After forging an alliance with the BJP ahead of the Lok Sabha polls, the Sena chief has the bigger challenge of winning maximum seats from the total 126 seats the party is contesting, which will strengthen the party’s hands in ensuring what it calls “equal power sharing formula” in the state after the polls. Besides, he also has the task to establish his son Aaditya in these polls. Compounding his worries, the BJP gave its ally only 124 Assembly seats and the Sena had no choice but to accept. The results will determine if Uddhav’s decision of forging alliance with the BJP was right. Whichever way it goes, it will be a new chapter in Sena’s history.
Aaditya has become the first Thackeray to contest an election since the inception of the Shiv Sena in the 60s. If the Sena is able to win more seats, Aaditya, whose Jan Ashirwad Yatra raised his pan-Maharashtra profile, will share the credit for the party’s performance. So, based on the party’s performance, this election could establish him in the party and at the government level. All this is also likely to have a bearing on his claim of leading the state either as chief minister or deputy chief minister.
He is seen as the handpicked man of BJP president Amit Shah and is being groomed for higher responsibilities ahead. But the biggest challenge for Patil, the party’s Maratha face, is to ensure his own victory with a huge margin from Kothrud Assembly constituency in Pune district. As the minister of revenue and public works department in the state government, Patil was considered second in command after Fadnavis but until recently, kept a low profile. If Fadnavis moves to Delhi, as is being widely speculated, Patil could be his successor in Maharashtra.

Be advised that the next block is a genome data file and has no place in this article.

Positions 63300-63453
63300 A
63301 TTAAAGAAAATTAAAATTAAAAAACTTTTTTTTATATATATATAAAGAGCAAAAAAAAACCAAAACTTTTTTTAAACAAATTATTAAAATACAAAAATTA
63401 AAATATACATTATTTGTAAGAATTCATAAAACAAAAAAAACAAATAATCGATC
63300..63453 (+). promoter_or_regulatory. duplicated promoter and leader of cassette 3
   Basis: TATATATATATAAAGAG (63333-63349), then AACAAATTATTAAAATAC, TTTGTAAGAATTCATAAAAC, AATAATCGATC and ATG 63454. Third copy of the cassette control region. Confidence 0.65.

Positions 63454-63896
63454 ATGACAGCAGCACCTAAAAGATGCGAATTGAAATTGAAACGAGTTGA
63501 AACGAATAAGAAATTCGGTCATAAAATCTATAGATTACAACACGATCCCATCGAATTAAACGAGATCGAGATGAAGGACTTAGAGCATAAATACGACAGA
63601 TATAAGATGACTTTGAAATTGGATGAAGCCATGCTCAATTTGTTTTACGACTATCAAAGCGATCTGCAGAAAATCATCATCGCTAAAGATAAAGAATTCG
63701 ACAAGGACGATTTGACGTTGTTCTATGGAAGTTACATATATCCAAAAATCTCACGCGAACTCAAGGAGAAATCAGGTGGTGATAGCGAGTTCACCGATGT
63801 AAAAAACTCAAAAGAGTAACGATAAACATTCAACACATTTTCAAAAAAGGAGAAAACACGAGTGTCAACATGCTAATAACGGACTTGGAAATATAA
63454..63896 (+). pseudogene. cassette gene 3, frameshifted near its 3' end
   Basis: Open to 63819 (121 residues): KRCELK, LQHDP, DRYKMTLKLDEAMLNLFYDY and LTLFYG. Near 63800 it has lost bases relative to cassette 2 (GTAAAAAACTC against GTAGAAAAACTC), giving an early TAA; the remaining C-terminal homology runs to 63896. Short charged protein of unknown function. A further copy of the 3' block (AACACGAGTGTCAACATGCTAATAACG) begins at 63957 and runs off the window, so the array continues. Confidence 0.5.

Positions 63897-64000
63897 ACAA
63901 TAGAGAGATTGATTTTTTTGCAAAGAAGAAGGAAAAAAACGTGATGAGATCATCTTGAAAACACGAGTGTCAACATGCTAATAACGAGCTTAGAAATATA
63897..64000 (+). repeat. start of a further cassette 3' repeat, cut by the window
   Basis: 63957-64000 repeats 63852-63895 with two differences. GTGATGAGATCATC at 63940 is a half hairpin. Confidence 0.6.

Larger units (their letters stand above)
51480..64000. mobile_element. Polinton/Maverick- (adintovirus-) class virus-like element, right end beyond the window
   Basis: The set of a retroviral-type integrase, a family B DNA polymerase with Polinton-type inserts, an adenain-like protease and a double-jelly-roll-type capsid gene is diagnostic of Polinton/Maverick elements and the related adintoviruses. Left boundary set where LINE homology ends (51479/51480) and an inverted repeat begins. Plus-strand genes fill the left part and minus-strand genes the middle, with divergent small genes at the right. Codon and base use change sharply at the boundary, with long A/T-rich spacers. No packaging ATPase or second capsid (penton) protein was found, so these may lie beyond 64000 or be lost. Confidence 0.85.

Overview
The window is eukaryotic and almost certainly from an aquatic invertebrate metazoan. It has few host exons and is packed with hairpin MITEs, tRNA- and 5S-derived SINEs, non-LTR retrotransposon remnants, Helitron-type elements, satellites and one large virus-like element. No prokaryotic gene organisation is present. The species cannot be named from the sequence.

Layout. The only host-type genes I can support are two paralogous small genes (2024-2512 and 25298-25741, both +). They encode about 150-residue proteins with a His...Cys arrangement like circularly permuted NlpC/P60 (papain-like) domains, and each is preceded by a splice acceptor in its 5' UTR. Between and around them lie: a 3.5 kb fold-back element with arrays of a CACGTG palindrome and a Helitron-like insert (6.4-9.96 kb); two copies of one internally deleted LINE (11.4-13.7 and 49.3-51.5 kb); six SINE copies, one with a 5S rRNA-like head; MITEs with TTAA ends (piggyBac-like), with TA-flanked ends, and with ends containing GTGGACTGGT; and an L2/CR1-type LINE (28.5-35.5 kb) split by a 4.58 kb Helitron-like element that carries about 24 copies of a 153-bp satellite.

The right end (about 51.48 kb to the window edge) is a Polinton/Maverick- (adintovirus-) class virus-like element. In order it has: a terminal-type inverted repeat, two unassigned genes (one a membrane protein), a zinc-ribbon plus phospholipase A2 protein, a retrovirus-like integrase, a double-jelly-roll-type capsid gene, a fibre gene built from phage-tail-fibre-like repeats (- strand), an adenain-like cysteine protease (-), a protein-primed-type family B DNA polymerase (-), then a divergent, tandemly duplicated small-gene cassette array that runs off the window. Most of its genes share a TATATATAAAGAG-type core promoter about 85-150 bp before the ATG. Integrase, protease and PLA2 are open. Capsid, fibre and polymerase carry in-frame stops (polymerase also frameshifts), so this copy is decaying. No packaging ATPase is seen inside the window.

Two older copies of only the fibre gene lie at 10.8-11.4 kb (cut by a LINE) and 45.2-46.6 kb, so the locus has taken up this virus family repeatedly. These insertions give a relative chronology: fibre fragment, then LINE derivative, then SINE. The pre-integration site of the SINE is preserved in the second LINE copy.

His “no nonsense, tough guy” image made him the best hope for resuscitating the NCP. His decision to resign as an MLA and publicly take swipe at party colleagues like Chhagan Bhujbal in the run-up to the Assembly elections, however, set the stage for the potential unmaking of his image. Pawar’s political career has been dogged by criticism that he was riding on the coattails of his uncle Sharad Pawar and lacked the skills of keeping the various NCP satraps together. With a potential ED inquiry looming over his head, his performance along with those of his close associates in the elections will determine if he can take over the reins of the party from the party patriarch, as long speculated.
Going into the polls, the Congress in Maharashtra has been in deep turmoil since the Lok Sabha results and the flurry of departures in the last few months has adversely impacted the party’s poll campaign. And Vijay (Balasaheb) Thorat, the man at the centre of it all, is already facing the heat.
While Thorat, a seven-time MLA who was elevated to Maharashtra Congress president barely two months ago, is expected to win his own seat, Sangamner in Ahmednagar district, comfortably, he had the unenviable task of turning the Congress into a fighting unit. In the run-up the polls, some Congress leaders raised questions over Thorat’s ability to lead the party in the state.